Book Reviews 2010

Eaarth - Bill McKibben (2010)
"Read it, please. Straight through to the end. Whatever else you were planning to do next,
nothing could be more important." —Barbara Kingsolver
Twenty years ago, with The End of Nature, Bill McKibben offered one of the earliest warnings about
global warming. Those warnings went mostly unheeded; now, he insists, we need to acknowledge
that we've waited too long, and that massive change is not only unavoidable but already under way.
Our old familiar globe is suddenly melting, drying, acidifying, flooding, and burning in ways that no
human has ever seen. We've created, in very short order, a new planet, still recognizable but
fundamentally different. We may as well call it Eaarth.
That new planet is filled with new binds and traps. A changing world costs large sums to defend—
think of the money that went to repair New Orleans, or the trillions it will take to transform our
energy systems. But the endless economic growth that could underwrite such largesse depends on the
stable planet we've managed to damage and degrade. We can't rely on old habits any longer.
Our hope depends, McKibben argues, on scaling back—on building the kind of societies and
economies that can hunker down, concentrate on essentials, and create the type of community (in the
neighborhood, but also on the Internet) that will allow us to weather trouble on an unprecedented
scale. Change—fundamental change—is our best hope on a planet suddenly and violently out of balance.
The Great Reset – Richard Florida (2010)
In THE GREAT RESET, bestselling author and economic development expert Richard Florida
provides an engaging and sweeping examination of these previous economic epochs or “resets,”
distilling the deep forces that shaped their physical and social landscapes, reshaping economies and
societies. Looking toward the future, Florida identifies the patterns that will drive the next Great Reset
and simultaneously reshape virtually every aspect of our lives—from how and where we live to how
we work to how we invest in individuals and infrastructure, and how we shape our cities and regions.
Florida shows how these core elements, when taken together, will spur a fresh era of growth and
prosperity, define a new geography of progress, and stimulate surprising opportunities for each of us.
Among these forces will be:
· new consumption patterns and new assumptions about “ownership” that are less centered
around houses and cars,
· new forms of infrastructure that speed the movement of people, goods and ideas
· a radically altered and much denser economic landscape organized around megaregions that
will drive the development of new industries, jobs and a whole new way of life.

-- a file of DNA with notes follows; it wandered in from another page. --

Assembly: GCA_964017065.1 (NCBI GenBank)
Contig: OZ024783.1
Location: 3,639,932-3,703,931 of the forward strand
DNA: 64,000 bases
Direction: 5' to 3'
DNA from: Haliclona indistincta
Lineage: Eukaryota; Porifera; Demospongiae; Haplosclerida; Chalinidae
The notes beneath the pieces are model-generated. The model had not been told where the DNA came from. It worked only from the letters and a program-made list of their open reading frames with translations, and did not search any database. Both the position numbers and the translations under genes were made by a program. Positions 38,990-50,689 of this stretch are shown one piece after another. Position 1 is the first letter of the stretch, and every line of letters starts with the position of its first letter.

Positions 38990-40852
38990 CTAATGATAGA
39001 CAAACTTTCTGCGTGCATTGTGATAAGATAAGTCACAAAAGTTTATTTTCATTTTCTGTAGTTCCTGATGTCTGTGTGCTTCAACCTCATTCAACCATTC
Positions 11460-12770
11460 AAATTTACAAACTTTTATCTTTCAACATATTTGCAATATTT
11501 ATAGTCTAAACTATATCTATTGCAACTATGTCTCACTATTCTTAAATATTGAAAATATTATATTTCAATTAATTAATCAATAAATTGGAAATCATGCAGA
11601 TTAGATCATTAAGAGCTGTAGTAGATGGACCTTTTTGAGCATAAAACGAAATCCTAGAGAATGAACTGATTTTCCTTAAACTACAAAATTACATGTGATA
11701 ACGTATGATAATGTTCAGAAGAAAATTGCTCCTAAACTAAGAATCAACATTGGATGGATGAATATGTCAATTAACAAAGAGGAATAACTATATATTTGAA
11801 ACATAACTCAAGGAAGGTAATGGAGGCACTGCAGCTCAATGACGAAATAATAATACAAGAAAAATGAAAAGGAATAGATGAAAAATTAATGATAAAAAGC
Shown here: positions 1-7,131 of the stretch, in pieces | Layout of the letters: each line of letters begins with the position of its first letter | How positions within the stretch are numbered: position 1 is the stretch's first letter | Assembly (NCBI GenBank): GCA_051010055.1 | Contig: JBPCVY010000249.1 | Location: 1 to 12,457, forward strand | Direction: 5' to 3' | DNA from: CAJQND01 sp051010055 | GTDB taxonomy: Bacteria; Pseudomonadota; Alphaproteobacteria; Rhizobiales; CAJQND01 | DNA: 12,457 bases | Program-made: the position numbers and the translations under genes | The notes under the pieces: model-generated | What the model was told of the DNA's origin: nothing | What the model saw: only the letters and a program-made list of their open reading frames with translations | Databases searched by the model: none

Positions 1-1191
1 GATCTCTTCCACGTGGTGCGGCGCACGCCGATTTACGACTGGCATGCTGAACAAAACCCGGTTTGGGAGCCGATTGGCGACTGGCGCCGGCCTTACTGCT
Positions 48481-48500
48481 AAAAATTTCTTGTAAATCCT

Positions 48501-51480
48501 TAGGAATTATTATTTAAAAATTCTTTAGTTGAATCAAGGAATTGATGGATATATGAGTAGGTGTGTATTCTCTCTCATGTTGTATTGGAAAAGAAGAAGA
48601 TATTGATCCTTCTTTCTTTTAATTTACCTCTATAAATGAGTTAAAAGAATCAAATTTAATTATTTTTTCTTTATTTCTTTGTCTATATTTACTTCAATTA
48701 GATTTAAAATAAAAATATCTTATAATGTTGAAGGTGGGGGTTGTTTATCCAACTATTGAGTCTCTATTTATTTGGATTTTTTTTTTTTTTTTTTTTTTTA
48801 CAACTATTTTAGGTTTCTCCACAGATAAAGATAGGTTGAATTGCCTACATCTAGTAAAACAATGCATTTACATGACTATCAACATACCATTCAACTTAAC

We’ve weathered tough times before. They are a necessary part of economic cycles, giving us a chance to see clearly what’s
working and what’s not. Societies can be reborn in such crises, emerging fresh, strong and refocused. Now is our chance to
anticipate what that brighter future will look like, and take the steps that will get us there faster.
Plenitude – Juliet Schor (2010)
Schor (Born to Buy) introduces her concept of plenitude as a way forward after the recent shattering
of global capitalism and continued rise in CO2 emissions. Plentitude is a commitment to enjoying—
not exploiting—nature's richness, to envisioning environmental, economic, and psychological health
as braided and capable of growing symbiotically and more securely than the business as usual
practices that imploded in 2008. Schor pleads for avoiding planetary ecocide: even though the polar
ice caps are shrinking and 38% of the 45,000 species studied by the International Union for the
Conservation of Nature are under threat of extinction, the West—particularly Americans—continue to
create waste and gobble up resources at unsustainable rates (in 2006, the U.S. emission of CO2 was
19.7 metric tons per capita, compared to 1.3 in India). Fortunately, the interest in alternative energy,
recycling, and clean nanotechnologies is increasing, and Schor encourages readers to match it by
breaking out of a work hard/spend hard cycle, thereby improving both the environment and quality of
life. It might be utopian, but it's also fresh, persuasive, and passionately argued, speaking to the
individual and the collective. (May)
Copyright © Reed Business Information, a division of Reed Elsevier Inc. All rights reserved.
Thriving Beyond Sustainability: Pathways to a Resilient Society –
Andres R. Edwards (2010)
Every 15 seconds on our Earth Island, a child dies from waterborne disease. Three times an hour,
another species becomes extinct. Each day we consume 85 million barrels of oil and pump 23
million tons of carbon dioxide into an already warming atmosphere. But against this bleak
backdrop, beacons of hope shine from thousands of large and small initiatives taking place
everywhere from isolated villages to major urban centers.
Thriving Beyond Sustainability draws a collective map of individuals, organizations and
communities from around the world that are committed to building an alternative future – one
that strives to restore ecological health, reinvent outmoded institutions and rejuvenate our
environmental, social and economic systems. The projects and initiatives profiled are meeting
the challenges of the day with optimism, hope and results, leading the way in relocalization,
green commerce, ecological design, environmental conservation and social transformation.
Overflowing with inspiration, the stories and ideas in these pages will cause the most chronic
pessimist to see the glass as half full – to move beyond a perception of surviving with scarcity to
one of flourishing with abundance. The comprehensive resource section provides the tools for
everyone to become a catalyst for change.
Down to the Wire: Confronting Climate Collapse -
David Orr (2009)
"The real fault line in American politics is not between liberals and conservatives.... It is, rather, in
how we orient ourselves to the generations to come who will bear the consequences, for better and
for worse, of our actions."
So writes David Orr in Down to the Wire, a sober and eloquent assessment of climate